In my mind Weighting to Rise deals with the passing of life and how Kate and I choose to depict an imaginary version to be. The faces are a way for those people to simply remember their dead. The face, to them, implies that the after life journey is not done yet for them.  If these people could not remember the faces then some how the culture and history would be lost. 

Clay bodies and Slips for Weighting to Rise

Our newest installation, Weighting to Rise, engages our interest on many levels, including our love of ancient art history, conceptual evolution of religion and a contemporary understanding of archetypal imagery. The foundation for all this speculation however, is clay.

In the earliest concept drawings for this show I was thinking about terra-cotta red. I love the color but I also wanted to focus on lower kiln temperatures for this show.  The red clay reinforces the connections were making to ceramic objects of a certain age and there is no need to focus on durability or use for these forms as their true purpose is visual contemplation.

Initially we wanted to source the clay locally, from summit brick, but in cleaning out the studio in preparation for this new work we discovered a reclaim emergency. We hadn’t done any major reclaiming in years and there were hundreds of stashes of future intention in every corner of the studio. Organizing and reclaim all this detritus reframed our thinking on the project. The show is in many ways about beginnings and endings and there were so many of those in our lives when we were conceiving this show. The end of Grad school was one of the larger of these transitions and it was partly the deadline challenges of the student lifestyle that left so many bags abandoned. We just didn’t have the time for so much of what is normal studio maintenance. It seemed right then to use what we could of what we had and reclaim all the rest into a new studio body for the coming year.

Some of it we could rehydrate in the bags and wedge back to life. This is a lot of work but the clay does not have to age as much and so is more immediately useful. We slaked the rest down in buckets and mixed with dry. This clay must be aged for some time to enhance plasticity so we did the reclaiming early in the year to accommodate that need.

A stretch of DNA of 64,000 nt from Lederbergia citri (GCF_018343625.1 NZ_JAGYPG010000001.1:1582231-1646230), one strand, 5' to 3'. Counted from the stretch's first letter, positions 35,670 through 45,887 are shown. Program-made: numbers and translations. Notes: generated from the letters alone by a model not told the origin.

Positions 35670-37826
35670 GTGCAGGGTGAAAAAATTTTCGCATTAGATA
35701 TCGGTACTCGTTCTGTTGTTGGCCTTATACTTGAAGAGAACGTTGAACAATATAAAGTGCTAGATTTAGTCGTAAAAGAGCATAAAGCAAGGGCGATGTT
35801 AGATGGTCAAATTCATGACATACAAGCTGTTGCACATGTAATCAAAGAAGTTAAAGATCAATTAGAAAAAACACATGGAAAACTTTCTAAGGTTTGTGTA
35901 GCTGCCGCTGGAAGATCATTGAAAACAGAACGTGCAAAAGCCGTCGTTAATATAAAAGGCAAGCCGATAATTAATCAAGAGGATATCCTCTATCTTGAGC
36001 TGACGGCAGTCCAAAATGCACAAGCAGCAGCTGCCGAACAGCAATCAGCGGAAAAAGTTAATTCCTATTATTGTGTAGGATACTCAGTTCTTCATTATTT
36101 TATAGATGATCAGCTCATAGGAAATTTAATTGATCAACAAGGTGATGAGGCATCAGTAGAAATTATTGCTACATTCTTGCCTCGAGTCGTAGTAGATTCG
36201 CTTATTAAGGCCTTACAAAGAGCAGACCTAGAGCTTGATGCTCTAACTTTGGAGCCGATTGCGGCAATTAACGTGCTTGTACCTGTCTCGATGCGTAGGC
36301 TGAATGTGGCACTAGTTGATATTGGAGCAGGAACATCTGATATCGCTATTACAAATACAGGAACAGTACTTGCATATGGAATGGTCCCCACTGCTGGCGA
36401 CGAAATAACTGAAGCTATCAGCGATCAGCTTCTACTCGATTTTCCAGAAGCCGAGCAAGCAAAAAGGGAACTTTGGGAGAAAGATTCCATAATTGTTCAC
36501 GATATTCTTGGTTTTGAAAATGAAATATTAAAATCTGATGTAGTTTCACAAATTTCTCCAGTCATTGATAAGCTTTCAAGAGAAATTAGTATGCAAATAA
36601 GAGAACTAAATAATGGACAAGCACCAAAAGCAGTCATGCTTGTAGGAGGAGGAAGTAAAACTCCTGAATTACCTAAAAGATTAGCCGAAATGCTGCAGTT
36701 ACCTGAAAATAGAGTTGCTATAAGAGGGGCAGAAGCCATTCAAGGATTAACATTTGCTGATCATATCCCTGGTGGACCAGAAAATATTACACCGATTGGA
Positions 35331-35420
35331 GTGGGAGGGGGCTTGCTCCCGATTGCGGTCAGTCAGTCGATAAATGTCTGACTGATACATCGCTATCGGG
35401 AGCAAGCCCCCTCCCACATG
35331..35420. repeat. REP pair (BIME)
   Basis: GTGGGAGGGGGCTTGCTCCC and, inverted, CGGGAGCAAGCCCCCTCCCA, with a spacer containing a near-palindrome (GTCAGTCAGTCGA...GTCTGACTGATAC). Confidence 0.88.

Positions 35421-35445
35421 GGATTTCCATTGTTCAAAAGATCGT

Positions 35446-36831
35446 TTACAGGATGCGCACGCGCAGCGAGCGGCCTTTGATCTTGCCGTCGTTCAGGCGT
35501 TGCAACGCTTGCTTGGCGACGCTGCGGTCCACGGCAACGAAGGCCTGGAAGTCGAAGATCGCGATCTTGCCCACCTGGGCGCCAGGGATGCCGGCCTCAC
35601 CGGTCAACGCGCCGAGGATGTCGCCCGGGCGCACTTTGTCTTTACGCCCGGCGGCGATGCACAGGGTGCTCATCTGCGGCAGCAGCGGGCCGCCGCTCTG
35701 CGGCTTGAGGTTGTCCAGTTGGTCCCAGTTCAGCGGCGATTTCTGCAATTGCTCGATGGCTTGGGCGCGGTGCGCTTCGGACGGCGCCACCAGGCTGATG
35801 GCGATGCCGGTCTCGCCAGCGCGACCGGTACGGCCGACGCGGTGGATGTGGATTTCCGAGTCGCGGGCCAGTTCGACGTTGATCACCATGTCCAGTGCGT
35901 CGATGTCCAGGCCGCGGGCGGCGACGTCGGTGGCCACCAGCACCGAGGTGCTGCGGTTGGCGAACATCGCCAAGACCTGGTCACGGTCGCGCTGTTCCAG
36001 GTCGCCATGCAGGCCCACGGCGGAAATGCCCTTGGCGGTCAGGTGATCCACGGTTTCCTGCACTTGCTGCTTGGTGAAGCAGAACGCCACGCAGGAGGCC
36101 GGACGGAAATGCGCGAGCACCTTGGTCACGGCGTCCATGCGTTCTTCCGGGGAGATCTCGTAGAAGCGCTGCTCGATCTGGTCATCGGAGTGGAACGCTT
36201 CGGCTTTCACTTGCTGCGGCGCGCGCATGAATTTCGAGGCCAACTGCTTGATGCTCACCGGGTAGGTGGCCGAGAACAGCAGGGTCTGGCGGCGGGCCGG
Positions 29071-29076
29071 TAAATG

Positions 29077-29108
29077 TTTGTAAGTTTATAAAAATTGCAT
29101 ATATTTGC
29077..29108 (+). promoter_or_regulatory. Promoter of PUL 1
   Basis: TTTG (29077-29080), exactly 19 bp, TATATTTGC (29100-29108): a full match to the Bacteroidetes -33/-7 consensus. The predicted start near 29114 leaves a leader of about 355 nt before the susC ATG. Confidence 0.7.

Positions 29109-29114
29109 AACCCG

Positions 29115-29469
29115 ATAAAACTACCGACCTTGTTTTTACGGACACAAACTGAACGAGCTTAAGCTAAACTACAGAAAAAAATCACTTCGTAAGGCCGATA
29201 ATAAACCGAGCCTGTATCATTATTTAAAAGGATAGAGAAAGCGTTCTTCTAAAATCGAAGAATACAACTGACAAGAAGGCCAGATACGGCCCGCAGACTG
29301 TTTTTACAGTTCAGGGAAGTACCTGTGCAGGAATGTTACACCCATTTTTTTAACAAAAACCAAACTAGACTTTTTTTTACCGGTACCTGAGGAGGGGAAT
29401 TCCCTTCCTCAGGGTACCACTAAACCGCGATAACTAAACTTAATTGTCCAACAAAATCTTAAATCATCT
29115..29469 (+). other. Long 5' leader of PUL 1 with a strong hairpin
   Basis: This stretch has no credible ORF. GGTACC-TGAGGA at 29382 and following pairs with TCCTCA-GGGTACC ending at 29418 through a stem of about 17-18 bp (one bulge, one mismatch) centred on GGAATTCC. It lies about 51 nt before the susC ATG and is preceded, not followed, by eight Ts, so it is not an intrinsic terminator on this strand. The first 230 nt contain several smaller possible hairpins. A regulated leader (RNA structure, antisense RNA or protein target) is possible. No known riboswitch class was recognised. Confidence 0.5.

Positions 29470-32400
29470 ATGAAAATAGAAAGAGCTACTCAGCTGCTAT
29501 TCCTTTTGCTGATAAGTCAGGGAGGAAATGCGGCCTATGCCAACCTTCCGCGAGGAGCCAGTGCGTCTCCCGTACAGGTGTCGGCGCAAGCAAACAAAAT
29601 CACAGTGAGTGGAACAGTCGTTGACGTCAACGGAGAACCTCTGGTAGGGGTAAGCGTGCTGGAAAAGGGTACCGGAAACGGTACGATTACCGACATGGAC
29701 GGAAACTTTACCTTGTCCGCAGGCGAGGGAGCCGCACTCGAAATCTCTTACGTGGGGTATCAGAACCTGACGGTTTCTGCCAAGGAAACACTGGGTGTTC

Reclaiming clay is heavy and demanding work so its great to get help, Gabe’s girls ran the pug mill for a day and really helped us out.

The rest of the hand wedged stuff was random small batches of the clay we had used in the studio for the last four years. There was a little more than 150 lbs of the 200 we mixed when we first moved in to this studio, about 500 lbs of reclaimable White Stone from Laguna of which we bought a ton in late 2013 and a number of clays we only had a bag or two of. These  clays were for special projects or bits friends gave us to try. It was in this last batch that we had the red clays. The one we started with and held to for the entire project was Laguna’s R2 with grog. we had a box of this from my mom who bought it and didn’t use it so it had gone hard in the bags. We started using this as a sculptural medium in the earliest pieces for the show but we found it couldn’t handle water as well as some of our preferred clay bodies so we decided to use it a slip for surface treatment and not the structure of the work.

We were especially focused on its interaction with another Laguna body, Babu porcelain. we’ve used this for years as a slip in the studio for its very smooth texture and titanium free white color. It was the interaction of these two clays that we intended to build the bones of the show.

While I focused on the structure and build techniques we would use, Gabe began experimenting with using clays alone for building up 2 dimensional images.

As the work continued we considered what to do for black and for firing temps more and more. The black we started out using was a commercially prepared engobe that needs a clear glaze over to develop the color fully. While we really liked these results the surface shift with the gloss was not something we wanted to see everywhere and the terra-cotta looks best a little warmer (Cone 01) and the glaze was 06 making once firing impossible.

From here we went off the rails a bit playing with slips and firing temps. We had a small chunk of clay we brought back from the Rain Harris workshop that I really wanted to integrate. She uses the most beautiful black clay from Aardvark, Cassius Basaltic is a cone 5 clay that is very black with a vitreous surface that is beautiful when used as a slip. Using this would eliminate the need for a clear on the black and the porcelain at least can handle the higher temps.